First, take a look at where César used to swing and where he swings now. He’s a switch hitter; so, we have to separate his at-bats against righties from those against lefties.
In general, you will see a couple of key changes. He has refocussed his swings on parts of the zone where he can get the sweet spot of the bat on the ball and square it up more easily (or, in the new-fangled parlance, optimize exit velocity and launch angle). For instance, he has brought his swings lower in the zone. Those pitches at the top of the zone were probably hard for him to get on top of and drive. Most likely, when he put those swings in play, they were turning into weak fly balls or pop-ups. By diminishing those swings he doesn’t necessary hit fewer fly balls, but he gives himself a chance to hit fewer fly balls that turn into outs.
César has also developed a new preference for low pitches on either side of the plate but not in the middle. I do not have a firm hypothesis on what benefit he derives from this adjustment, and maybe he doesn’t derive one at all. But one thought I had is that the low pitches inside provide some easy power, like his opening day home run, while the ones away are easier to drive to the opposite field, where he has also seen an uptick in exit velocity.
An interesting difference between his left-handed and right-handed approaches appears in how he treats the middle-in pitch. As a lefty, he has swung at more of those pitches by rate than he did before the benching. But as a righty he is avoiding them more than he used to. Given how infrequently César bats righty, it is possible this is just noise. But if not, it indicates a significant difference in his swing. He’s always been a better hitter from the right side, and his improvement from that side is even more pronounced. So, perhaps he still has room to improve on his left-side, if he swings at fewer pitches close to his hands and more of them further away.
As I said at the outset, these adjustments help explain César’s turnaround, but they cannot be the whole story. He is not just swinging at pitches that end up in parts of the zone that are better for him. His results throughout the whole zone have improved. Even where his batting average has decreased his power has increased. So, César must also be better at selecting which pitches to swing at. He must have become more selective. We have some evidence for this simply from his overall swing rate which has gone from 46% in 2015 to 44% in 2016 to 42% in the young 2017 season. His new patience is also reflected in his improved walk rate in the second half of 2016 (although, so far, that has not translated to 2017).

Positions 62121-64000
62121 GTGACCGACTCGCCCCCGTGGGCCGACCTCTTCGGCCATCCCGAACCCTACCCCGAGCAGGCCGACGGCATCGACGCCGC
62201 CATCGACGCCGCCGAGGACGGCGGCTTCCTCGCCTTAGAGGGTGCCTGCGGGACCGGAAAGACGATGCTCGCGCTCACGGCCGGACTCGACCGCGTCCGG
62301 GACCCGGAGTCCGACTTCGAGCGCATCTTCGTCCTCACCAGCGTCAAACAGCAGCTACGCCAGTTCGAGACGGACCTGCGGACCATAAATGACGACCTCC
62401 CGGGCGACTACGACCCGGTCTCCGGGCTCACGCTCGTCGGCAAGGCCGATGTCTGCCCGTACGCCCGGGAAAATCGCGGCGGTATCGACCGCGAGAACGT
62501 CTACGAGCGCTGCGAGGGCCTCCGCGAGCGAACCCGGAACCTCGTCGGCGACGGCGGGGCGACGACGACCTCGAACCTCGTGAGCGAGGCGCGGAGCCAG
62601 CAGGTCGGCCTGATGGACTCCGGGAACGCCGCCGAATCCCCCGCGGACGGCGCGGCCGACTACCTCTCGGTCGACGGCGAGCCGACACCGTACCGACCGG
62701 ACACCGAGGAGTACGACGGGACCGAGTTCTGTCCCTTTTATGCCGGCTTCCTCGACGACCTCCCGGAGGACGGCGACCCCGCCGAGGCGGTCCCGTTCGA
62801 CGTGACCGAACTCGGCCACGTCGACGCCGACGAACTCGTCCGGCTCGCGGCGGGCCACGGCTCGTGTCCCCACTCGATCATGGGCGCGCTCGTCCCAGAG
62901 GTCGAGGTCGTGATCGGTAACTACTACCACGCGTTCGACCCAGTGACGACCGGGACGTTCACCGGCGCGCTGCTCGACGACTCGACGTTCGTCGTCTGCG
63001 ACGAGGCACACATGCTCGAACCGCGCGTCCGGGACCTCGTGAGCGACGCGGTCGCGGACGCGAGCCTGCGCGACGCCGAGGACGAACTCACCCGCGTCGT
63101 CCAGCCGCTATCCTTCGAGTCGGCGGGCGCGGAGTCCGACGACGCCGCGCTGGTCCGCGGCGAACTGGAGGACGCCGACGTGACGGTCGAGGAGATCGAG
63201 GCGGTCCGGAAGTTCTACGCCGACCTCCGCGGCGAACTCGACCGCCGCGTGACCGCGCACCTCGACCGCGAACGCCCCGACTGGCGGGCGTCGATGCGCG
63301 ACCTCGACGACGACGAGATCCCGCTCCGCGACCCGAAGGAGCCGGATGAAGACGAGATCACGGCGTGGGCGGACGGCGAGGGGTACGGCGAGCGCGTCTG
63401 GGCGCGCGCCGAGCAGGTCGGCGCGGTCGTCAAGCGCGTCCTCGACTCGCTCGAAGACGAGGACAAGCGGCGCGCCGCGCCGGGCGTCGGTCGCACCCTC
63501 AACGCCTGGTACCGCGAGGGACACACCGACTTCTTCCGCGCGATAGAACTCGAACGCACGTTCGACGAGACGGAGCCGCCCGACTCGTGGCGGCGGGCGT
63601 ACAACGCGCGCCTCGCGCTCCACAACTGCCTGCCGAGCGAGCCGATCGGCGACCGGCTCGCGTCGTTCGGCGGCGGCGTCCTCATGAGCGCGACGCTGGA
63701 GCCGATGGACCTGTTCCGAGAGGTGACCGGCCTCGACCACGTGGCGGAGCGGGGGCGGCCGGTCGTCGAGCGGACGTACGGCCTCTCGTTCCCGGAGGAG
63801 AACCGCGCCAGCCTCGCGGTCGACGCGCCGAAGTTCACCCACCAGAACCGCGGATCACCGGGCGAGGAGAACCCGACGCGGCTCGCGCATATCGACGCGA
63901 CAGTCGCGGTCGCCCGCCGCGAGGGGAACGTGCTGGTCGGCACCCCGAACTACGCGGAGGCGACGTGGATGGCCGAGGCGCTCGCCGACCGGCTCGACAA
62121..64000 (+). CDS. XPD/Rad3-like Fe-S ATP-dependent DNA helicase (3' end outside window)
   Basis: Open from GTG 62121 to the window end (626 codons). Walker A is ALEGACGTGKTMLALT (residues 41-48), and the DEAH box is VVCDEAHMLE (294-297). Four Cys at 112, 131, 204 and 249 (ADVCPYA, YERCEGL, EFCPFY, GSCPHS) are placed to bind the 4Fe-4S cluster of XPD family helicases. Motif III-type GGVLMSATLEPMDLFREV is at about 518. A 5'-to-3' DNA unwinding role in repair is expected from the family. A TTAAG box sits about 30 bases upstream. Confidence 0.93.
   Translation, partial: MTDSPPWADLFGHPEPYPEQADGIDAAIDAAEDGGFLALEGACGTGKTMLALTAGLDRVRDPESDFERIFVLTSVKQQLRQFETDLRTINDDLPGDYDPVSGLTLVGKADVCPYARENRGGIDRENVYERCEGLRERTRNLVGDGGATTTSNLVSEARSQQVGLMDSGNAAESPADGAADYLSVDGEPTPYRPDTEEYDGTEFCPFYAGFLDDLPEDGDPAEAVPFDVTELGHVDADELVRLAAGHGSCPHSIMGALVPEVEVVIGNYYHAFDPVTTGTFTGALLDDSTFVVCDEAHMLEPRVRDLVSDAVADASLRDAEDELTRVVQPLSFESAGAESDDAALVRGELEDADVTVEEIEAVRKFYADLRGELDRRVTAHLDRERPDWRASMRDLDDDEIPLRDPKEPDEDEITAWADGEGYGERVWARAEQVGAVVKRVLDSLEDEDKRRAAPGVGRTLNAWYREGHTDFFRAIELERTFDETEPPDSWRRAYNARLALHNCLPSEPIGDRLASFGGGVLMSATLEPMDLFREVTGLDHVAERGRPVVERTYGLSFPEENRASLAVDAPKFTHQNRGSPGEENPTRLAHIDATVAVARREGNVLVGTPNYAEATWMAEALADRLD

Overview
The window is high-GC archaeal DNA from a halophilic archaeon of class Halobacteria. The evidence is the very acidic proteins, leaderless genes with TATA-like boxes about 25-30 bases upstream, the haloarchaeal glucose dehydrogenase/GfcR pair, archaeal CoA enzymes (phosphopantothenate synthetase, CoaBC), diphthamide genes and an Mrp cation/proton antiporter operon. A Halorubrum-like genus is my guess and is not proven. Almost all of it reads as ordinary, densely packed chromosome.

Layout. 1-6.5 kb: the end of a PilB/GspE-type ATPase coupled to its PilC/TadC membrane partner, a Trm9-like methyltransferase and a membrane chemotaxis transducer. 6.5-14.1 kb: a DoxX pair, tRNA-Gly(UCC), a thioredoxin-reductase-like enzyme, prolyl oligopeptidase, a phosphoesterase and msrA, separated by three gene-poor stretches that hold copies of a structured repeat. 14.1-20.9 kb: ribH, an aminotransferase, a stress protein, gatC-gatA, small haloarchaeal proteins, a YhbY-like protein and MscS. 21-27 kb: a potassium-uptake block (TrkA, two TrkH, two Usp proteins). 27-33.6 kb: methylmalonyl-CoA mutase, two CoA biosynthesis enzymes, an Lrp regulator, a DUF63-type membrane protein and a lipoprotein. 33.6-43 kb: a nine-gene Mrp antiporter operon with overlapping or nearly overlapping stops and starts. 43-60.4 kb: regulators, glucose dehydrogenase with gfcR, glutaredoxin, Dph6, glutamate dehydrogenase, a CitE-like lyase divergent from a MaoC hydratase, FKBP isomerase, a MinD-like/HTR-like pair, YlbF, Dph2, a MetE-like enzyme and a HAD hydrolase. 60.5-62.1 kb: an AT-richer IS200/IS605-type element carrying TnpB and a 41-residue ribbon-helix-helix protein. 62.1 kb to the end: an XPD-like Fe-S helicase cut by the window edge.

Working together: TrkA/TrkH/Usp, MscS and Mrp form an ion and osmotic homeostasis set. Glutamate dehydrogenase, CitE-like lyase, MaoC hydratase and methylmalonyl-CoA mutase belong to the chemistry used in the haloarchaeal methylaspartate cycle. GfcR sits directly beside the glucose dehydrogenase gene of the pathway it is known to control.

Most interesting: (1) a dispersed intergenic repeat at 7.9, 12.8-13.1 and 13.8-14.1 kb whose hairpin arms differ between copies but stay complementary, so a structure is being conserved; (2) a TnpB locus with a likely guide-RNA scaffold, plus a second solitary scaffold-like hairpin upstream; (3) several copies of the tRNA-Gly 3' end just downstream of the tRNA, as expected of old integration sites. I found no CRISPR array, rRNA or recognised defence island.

His new selectivity is also evidenced by these two charts.
In it we see that he has basically continued to swing at fastballs at the same rate. But he has reduced how much he swings at offspeed and breaking pitches (despite an uptick in swings at curveballs specifically). Based on that it seems César has either become better at recognizing breaking and offspeed pitches or better deployed his skill for recognizing them and selecting which to go after. Regardless of that, if he is putting a higher percentage of fastballs in play than he was previously then that would help explain his improved results because fastballs are just easier to hit. Moreover, it is possible—though hard to find evidence for—that he is swinging at more breaking and offspeed pitches that are hittable rather than the sort that draw whiffs and weak contact.
So, César’s adjustments—to the extent I can gleam them—were to select better where in the zone to swing and to hit more fastballs. This has allowed him to both pull more balls and hit them harder to all fields. The result is that, even though he still hits basically the same amount of fly balls, no one cares because those fly balls turn into hits, especially of the extra-base variety.
There is a crucial final question to ask. Have pitchers adjusted back to him yet? The evidence is ambiguous. His distribution of pitches in the zone has not changed much and pitchers didn’t change the mix of fastballs and breaking/offspeed pitches in 2016. But in the beginning of 2017 he is seeing a touch fewer fastballs and more offspeed pitches in particular. They are also pounding the zone against him in a way they had not before. Perhaps this is the start of a trend or perhaps it is the result of facing Max Scherzer, Noah Syndergaard, et al, ad nauseam. Whatever the case, he’s still been very successful, which bodes well for his future.